I just got off the phone with a faculty member who was planning to have students use the Video Everywhere tool. If you don’t recall, that’s the simple tool embedded in the Content Editor in Blackboard that allows for easy recording of video from a webcam or embedding YouTube videos into the course. The tool is available for student use in tools like the Discussion Board, so this professor was going to have students record their presentations and grant access to their fellow students that way.
I’m certain the attempt will go off well, as all the Video Everywhere tool truly does is leverage the technology developed by YouTube, and YouTube just… works. That’s the beauty of it. However this professor did have one concern, that of the comfort level of students on posting a video to YouTube. Perhaps some will not want to have video of themselves out on the Internet for all the world to see.
Of course, it’s far more likely that students will already be posting content to YouTube, and that this will be just one more way they include content on their own channels. Still, that’s a very valid concern, and I felt I should discuss the “security” of videos created using that Video Everywhere tool.
By default, when you post a newly recorded video to your YouTube account using the Video Everywhere tool, it’s set to a status of “Unlisted”. (That’s as opposed to “Public” or “Private,” by the way.) An Unlisted video is one that is publicly visible, but not indexed in any search tools. So the only typical way in which somebody is going to see an Unlisted video is if they are provided with a link to it, or see it embedded in a page somewhere. It is, technically, possible that somebody might be randomly typing in URLs and run across it… more on that a bit later.
Now, why would Blackboard not just make the video Private instead? Because Private YouTube videos only allow specific, invited individuals to view them. I suppose it might be possible for a video integration tool to leverage YouTube’s invitation system, but there is a maximum limit of 50 users who could be invited to view such a video, which would certainly make such a tool less than useful for large courses. So instead the tool leverages that Unlisted status, allowing anybody to view the video provided they have the address. This, of course, is all well documented on the appropriate YouTube page.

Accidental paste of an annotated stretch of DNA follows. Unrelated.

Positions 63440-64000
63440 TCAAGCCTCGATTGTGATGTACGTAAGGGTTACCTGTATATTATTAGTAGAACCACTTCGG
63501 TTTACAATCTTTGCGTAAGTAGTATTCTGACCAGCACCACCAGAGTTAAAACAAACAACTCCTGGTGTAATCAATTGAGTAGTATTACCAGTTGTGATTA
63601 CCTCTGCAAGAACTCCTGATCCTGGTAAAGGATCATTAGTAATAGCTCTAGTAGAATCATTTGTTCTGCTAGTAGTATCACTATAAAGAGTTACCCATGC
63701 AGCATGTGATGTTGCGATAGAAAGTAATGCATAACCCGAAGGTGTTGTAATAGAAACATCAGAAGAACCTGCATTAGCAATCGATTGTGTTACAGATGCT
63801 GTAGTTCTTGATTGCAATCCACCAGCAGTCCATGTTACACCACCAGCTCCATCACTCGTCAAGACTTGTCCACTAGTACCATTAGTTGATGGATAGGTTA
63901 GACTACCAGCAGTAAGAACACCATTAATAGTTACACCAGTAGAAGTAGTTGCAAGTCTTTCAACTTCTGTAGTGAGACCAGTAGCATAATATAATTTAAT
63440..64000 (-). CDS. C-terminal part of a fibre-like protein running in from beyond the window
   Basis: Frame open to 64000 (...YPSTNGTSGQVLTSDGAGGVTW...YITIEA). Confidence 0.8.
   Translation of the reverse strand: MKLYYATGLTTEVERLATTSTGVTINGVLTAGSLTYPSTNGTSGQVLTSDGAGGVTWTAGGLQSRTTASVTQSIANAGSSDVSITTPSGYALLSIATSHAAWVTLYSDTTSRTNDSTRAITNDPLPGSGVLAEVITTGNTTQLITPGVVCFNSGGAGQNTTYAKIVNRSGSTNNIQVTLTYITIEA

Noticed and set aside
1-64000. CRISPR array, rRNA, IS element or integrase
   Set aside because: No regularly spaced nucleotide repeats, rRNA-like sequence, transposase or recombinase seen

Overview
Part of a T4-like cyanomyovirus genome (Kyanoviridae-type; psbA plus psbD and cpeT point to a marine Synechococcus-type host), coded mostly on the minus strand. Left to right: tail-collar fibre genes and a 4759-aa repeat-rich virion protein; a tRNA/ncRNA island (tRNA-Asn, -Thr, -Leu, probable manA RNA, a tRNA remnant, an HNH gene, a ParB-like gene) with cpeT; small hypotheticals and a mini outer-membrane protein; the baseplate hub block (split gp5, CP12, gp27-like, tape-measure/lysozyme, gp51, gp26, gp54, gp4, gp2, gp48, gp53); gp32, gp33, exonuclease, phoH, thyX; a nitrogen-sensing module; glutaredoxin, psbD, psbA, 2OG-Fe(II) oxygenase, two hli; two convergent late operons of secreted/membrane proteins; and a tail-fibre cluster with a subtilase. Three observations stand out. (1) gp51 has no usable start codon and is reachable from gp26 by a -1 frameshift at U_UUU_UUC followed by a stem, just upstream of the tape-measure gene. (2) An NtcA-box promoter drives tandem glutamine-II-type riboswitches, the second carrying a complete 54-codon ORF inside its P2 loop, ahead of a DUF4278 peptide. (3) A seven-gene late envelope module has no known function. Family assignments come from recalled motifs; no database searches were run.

So what should you tell a student who is nervous about somebody actually finding their video by randomly typing in addresses? For that, I’d turn to the cliché “needle in a haystack.” Actually, it’s worse than a needle hidden in a haystack, that would be a case of a needle hidden in a warehouse piled high with needles, with a constant stream of new needles being dumped onto the pile with each passing moment. Seriously, have you ever considered how much content there is on YouTube? I did wonder, so I tried to find out. The question is posed on the YouTube FAQ page, “How many videos are on YouTube?” They don’t actually answer that question, but instead say that “48 hours of video are uploaded every minute, resulting in nearly 8 years of content uploaded every day.”
I’m going to say that if a student is concerned that somebody will randomly URL-type their way to seeing that video, they should rest assured that it is very unlikely, to the point of being somewhat silly to worry about.
Oh, and if you had no idea what this whole “Video Everywhere” thing is, you may want to take a look at this video detailing how the tool works. And yes, this video is hosted on YouTube.